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Bitcoin Mining Firms React to China's Announced Crackdown

Bitcoin mining firms BTC.TOP and Huobi Mall have reacted to recent developments surrounding Bitcoin mining in China.

The move comes after a statement was published by the Financial Stability and Development Committee of China's State Council summarizing a State Council meeting held by Vice Premier Liu He that called for steps against mining in the country.

As part of the committee's commitment to control financial risk, the statement notes the need for China to "crack down on Bitcoin mining and trading behavior and prevent individual risk from being passed to society."

A follow-up has been anticipated across the wider Bitcoin space, considering the news was made public at the end of the work week. On Monday, Reuters reported that a number of Bitcoin miners are shutting down their China operations and looking elsewhere.

Huobi Mall, part of cryptocurrency exchange Huobi, has been reported as one of the firms halting its mining operations in China; however, in its Telegram group, the firm spoke of an "editing error by the media" and stated that "the custody business of Huobi Mining Machine Mall is currently suspended and the mining pool business is business as usual."

Reuters further reported that Huobi Mall said via its Telegram group it was "contacting overseas service providers, to pave way for exports of mining rigs in the future," and that it asked its community not to worry. The BTC Times was not able to verify this quote.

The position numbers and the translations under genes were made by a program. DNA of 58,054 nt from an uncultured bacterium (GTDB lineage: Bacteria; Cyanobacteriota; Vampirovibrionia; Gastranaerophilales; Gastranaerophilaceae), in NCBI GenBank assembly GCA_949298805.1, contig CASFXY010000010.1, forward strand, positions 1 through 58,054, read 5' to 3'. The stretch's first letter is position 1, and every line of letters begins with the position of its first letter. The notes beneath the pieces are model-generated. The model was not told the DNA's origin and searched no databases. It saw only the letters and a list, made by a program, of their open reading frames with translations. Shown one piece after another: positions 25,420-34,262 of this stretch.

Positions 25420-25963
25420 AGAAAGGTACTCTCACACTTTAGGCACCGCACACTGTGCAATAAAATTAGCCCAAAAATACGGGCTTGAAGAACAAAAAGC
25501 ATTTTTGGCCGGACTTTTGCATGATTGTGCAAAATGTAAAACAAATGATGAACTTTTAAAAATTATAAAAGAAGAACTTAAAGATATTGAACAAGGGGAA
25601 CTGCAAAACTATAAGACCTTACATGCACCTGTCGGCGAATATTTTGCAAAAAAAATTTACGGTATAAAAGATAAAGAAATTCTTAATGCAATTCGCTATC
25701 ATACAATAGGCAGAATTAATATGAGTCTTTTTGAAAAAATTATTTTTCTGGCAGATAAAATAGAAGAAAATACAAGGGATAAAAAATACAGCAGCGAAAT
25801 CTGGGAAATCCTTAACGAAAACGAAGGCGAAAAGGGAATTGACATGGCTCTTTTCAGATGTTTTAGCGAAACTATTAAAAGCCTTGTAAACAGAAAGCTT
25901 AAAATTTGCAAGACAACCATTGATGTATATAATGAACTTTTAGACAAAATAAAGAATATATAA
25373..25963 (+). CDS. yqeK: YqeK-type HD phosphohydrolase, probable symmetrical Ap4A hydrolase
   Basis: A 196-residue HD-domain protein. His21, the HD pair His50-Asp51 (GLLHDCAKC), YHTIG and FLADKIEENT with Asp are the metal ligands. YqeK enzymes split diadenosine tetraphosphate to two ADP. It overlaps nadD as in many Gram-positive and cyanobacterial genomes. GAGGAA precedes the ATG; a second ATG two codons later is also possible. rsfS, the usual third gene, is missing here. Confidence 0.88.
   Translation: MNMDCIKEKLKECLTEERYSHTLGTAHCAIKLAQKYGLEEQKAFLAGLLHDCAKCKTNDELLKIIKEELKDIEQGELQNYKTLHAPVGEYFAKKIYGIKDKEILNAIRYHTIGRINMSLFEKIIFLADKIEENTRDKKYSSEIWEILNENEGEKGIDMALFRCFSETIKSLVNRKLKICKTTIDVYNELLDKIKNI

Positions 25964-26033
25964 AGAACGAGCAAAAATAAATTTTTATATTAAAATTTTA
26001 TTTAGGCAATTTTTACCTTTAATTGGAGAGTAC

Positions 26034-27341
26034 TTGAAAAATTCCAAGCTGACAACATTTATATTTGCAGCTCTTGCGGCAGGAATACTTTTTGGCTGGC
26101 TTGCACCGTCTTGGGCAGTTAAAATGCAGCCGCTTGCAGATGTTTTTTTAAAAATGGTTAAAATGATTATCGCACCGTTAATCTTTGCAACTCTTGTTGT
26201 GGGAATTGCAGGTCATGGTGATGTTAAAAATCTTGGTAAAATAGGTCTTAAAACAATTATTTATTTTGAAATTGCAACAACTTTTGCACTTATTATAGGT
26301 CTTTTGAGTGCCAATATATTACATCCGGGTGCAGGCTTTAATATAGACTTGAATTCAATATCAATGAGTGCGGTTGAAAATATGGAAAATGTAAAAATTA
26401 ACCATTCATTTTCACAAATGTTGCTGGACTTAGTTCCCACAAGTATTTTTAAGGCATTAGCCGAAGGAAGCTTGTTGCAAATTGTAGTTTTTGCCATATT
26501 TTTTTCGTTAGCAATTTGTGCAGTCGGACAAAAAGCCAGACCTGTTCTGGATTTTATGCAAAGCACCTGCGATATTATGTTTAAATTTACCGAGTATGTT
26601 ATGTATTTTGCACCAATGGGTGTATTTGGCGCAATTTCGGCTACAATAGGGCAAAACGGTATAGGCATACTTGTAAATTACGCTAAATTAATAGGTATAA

BTC.TOP founder Jiang Zhuoer meanwhile wrote on Weibo that he believed the current situation was "not as bad as everyone thinks."

He said the news meant that "individual mining is allowed [...] but financial capital is not allowed to intervene, as losses could lead to social risks."

Jiang further predicted that mining in China would continue in the future, but in private households rather than through large mining farms.

Responding to a user question regarding the availability of BTC.TOP's cloud mining business, Jiang said that it would no longer be available in Mainland China. He added that cloud mining only accounted for a small part of the firm's miners, and that the risk therefore wasn't worth it.

"In the future, we will mainly deploy mining farms in North America," he wrote.

Jiang further predicted that "eventually, China will lose crypto computing power to foreign markets."

Over the past few years, the Bitcoin hash rate, previously centered in China with over 70%, has been seeing decentralization into other jurisdictions, with the U.S. and Kazakhstan among the nations recording the highest percentage gains in hash rate since 2019, according to the Cambridge Center for Alternative Finance's Bitcoin mining map. This trend may see acceleration now that China appears to be actively looking to move mining out of the country.

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Thomas is a journalist at the BTC Times. He enjoys writing about Bitcoin, learning about Bitcoin, and HODLing bitcoin.